My theory is this: A lot of Southerners liked  the rhetoric of Donald Trump until somebody tried to live it out. Getting rid of Mexicans (remember — they’re rapists) might sound good until you see the picture of a child crying while his mother gets handcuffed by ICE. The idea of embracing something called “white pride” sounds appealing until you see those terrorists in khakis and Tiki torches attacking non-violent protesters in Virginia. Swaggering around calling women nasty sounds great until you realize the people calling others nasty are nastier than the accused women, and maybe you elected some. Banning transgendered people from bathrooms sounds like common sense until you meet an inoffensive customer at the big box store who isn’t allowed to use the restroom, and a mannish-looking biological woman gets arrested for using the ladies’ room, and all of a sudden what seemed like common sense seems unneighborly and unnecessary. We are more than fifty years since John Lewis crossed the bridge in Selma. A lot of Southern white people have forgotten what lived-out Southern bigotry looks like in person, and it isn’t great , it isn’t American, and seen up close, it won’t make America great again. Having seen it and confronting its real implications, many Southerners are quietly and privately revising their commitment to Trump’s stated values.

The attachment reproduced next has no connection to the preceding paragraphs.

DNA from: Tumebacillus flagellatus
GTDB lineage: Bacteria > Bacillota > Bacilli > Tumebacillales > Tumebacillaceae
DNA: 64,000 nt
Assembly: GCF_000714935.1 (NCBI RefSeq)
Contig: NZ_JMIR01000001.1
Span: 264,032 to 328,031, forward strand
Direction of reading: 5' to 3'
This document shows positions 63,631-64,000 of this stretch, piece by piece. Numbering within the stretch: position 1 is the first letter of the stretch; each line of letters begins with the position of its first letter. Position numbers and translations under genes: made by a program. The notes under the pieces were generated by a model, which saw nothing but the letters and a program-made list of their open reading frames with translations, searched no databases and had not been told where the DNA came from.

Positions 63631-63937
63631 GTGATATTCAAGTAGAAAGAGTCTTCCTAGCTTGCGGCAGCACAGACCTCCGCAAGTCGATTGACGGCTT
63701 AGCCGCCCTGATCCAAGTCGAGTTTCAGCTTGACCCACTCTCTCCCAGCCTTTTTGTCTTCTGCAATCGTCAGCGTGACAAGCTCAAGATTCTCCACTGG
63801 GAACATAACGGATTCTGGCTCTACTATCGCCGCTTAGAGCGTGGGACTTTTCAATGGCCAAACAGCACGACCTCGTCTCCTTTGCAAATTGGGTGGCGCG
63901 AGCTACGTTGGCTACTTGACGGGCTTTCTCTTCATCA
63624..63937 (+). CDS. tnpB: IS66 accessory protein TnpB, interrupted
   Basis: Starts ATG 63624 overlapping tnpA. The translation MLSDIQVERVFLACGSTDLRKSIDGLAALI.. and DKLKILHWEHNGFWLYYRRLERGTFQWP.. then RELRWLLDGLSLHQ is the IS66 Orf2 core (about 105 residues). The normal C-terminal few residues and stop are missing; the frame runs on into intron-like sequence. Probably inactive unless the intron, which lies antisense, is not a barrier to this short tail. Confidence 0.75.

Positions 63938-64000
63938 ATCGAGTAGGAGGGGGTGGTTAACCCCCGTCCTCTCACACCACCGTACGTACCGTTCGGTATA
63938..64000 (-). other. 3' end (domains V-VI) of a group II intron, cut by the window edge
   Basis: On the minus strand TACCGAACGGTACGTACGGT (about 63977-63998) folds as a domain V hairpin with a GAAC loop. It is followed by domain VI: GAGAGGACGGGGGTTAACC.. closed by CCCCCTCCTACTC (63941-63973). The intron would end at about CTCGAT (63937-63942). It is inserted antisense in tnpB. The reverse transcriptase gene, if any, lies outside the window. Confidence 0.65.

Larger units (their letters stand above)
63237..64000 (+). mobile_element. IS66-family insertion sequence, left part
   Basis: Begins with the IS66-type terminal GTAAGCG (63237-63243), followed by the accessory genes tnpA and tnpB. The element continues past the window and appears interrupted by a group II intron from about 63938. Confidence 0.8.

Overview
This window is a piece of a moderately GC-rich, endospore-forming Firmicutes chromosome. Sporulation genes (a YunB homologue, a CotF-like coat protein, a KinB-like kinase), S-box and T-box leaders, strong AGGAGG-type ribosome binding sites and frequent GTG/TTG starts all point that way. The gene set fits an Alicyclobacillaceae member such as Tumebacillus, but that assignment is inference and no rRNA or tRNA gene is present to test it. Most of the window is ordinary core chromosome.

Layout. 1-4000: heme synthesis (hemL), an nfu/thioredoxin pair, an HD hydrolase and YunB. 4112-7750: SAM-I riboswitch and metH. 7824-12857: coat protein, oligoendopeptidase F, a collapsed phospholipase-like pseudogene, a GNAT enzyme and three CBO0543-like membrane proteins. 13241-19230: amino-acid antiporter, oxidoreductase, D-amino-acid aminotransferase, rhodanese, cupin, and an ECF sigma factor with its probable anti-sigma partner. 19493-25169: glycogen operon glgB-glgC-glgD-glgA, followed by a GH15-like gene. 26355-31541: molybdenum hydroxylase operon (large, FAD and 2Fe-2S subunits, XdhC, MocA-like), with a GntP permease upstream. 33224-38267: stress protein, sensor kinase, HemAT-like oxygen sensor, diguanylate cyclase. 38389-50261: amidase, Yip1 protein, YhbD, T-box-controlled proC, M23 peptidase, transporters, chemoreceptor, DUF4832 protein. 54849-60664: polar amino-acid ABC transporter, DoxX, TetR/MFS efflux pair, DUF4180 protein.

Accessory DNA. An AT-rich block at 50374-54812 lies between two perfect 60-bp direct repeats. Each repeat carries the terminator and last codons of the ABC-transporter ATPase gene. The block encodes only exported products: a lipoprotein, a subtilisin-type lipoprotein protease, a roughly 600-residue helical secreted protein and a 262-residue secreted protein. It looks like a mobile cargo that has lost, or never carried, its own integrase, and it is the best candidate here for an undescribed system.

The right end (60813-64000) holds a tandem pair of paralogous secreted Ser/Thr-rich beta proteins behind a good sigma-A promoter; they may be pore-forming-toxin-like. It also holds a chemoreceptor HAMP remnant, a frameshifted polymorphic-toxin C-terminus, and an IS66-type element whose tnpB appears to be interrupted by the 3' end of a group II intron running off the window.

There are counterarguments to what I am saying.  The voters for Roy Moore were overwhelmingly white, and the voters for his opponent, newly-seated Senator Doug Jones were disproportionately black. Trump’s base has not eroded so much that he does command respect from about a third of Americans polled, and a lot of those people live in the South.  But a lot of people who weren’t involved, weren’t paying attention, shrugged their shoulders, talking about not trusting politicians are now paying attention, asking questions, getting organized, and going out to vote.